To explore the historical context of the earliest Christians, students will read most of the New Testament as well as many documents that didn't make the final cut. Non-Christian texts, Roman art, and surviving archeological remains will better situate Christianity within the ancient world. Students will read from the Dead Sea Scrolls, explore Gnostic gospels, hear of a five-year-old Jesus throwing divine temper tantrums while killing (and later resurrecting) his classmates, peruse an ancient marriage guide, and engage with recent scholarship in archeology, literary criticism, and history.
Terms: not given this year, last offered Winter 2019 | Units: 4 | UG Reqs: GER:DB-Hum, WAY-A-II, WAY-SI | Grading: Letter or Credit/No Credit

JEWISHST 86Q: Blood and Money: The Origins of Antisemitism (HISTORY 86Q)

For over two millennia, Jews and Judaism have been the object of sustained anxieties, fears, and fantasies, which have in turn underpinned repeated outbreaks of violence and persecution. This course will explore the development and impact of antisemitism from Late Antiquity to the Enlightenment, including the emergence of the Blood libel, the association between Jews and moneylending, and the place of Judaism in Christian and Islamic theology. No prior background in history or Jewish studies is necessary. Prerequisite: PWR 1.
Terms: Aut | Units: 4-5 | UG Reqs: WAY-SI, Writing 2 | Grading: Letter (ABCD/NP)
Instructors: Dorin, R. (PI)

JEWISHST 131VP: Poverty and Inequality in Israel and the US: A Comparative Approach (CSRE 120P, SOC 120VP)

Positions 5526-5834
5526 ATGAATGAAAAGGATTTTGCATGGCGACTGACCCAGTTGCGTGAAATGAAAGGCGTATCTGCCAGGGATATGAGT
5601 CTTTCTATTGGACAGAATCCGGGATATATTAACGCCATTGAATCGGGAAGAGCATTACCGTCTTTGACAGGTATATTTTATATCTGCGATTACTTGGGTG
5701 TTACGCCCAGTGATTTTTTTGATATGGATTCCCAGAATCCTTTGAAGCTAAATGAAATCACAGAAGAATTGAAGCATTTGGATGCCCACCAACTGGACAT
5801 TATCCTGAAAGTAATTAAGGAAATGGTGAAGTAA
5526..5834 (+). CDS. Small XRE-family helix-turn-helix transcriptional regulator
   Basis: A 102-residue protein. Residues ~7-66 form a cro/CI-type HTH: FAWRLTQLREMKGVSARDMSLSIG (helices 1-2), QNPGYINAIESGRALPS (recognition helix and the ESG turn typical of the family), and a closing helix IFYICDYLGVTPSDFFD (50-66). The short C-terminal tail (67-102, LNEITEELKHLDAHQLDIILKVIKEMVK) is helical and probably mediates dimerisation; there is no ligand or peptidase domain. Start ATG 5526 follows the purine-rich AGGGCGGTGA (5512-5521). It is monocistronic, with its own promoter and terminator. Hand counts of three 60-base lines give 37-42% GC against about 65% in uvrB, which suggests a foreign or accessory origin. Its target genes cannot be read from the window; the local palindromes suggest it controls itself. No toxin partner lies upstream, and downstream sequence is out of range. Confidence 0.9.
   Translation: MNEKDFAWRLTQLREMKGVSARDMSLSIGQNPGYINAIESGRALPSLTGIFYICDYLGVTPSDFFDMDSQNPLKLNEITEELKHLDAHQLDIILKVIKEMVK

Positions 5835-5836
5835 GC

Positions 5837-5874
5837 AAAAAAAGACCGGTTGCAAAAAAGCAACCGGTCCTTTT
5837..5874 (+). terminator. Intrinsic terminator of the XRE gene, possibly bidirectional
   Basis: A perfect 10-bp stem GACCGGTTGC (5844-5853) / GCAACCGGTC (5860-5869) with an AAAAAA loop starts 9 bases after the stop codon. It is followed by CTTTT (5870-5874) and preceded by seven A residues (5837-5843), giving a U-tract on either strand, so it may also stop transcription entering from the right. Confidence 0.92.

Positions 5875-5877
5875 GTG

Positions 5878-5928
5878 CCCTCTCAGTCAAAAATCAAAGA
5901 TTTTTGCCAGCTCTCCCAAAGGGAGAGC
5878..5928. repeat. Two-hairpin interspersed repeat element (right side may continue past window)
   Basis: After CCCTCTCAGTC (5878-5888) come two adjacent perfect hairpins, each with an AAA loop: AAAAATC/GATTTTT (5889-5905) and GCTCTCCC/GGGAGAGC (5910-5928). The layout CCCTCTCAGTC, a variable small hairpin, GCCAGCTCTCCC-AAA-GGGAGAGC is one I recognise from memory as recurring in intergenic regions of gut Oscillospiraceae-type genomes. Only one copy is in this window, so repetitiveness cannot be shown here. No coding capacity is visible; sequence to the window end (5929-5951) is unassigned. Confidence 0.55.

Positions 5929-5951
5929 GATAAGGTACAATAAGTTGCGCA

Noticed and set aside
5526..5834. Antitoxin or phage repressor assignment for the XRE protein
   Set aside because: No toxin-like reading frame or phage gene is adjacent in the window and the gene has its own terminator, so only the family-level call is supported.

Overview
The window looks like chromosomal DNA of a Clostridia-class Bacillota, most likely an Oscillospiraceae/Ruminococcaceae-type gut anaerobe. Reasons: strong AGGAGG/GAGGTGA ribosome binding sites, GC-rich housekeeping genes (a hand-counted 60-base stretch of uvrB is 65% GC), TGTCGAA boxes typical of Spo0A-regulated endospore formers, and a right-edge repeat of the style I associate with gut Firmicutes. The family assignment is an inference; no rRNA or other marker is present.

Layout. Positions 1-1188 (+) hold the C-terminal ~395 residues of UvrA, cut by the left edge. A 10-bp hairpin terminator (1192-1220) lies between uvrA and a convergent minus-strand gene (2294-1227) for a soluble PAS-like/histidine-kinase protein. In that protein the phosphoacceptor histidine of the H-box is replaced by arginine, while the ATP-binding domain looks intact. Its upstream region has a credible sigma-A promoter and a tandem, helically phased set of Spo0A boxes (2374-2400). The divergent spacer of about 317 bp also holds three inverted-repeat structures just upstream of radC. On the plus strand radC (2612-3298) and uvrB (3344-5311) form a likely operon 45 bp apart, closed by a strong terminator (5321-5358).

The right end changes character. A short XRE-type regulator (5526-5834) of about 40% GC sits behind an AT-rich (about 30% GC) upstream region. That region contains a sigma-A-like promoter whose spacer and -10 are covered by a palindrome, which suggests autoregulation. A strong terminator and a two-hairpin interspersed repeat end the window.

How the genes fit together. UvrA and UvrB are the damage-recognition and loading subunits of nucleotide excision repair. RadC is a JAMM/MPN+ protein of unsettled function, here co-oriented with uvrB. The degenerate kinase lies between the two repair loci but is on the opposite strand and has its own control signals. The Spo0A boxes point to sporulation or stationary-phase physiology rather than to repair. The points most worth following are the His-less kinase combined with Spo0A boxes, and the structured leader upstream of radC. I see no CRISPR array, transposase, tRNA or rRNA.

Poverty rates in Israel are high and have been relatively stable in recent decades, with about one fifth of all households (and a third of all children) living below the poverty line. In this class we will learn about poverty and inequality in Israel and we will compare with the US and other countries.nnIn the first few weeks of this class we will review basic theories of poverty and inequality and we will discuss how theories regarding poverty have changed over the years, from the "culture of poverty" to theories of welfare state regimes. We will also learn about various ways of measuring poverty, material hardship, and inequality, and we will review the methods and data used.nnIn the remaining weeks of the class we will turn to substantive topics such as gender, immigration, ethnicity/nationality, welfare policy, age, and health. Within each topic we will survey the debates within contemporary scholarship and we will compare Israel and the US. Examination of these issues will introduce students to some of the challenges that Israeli society faces today.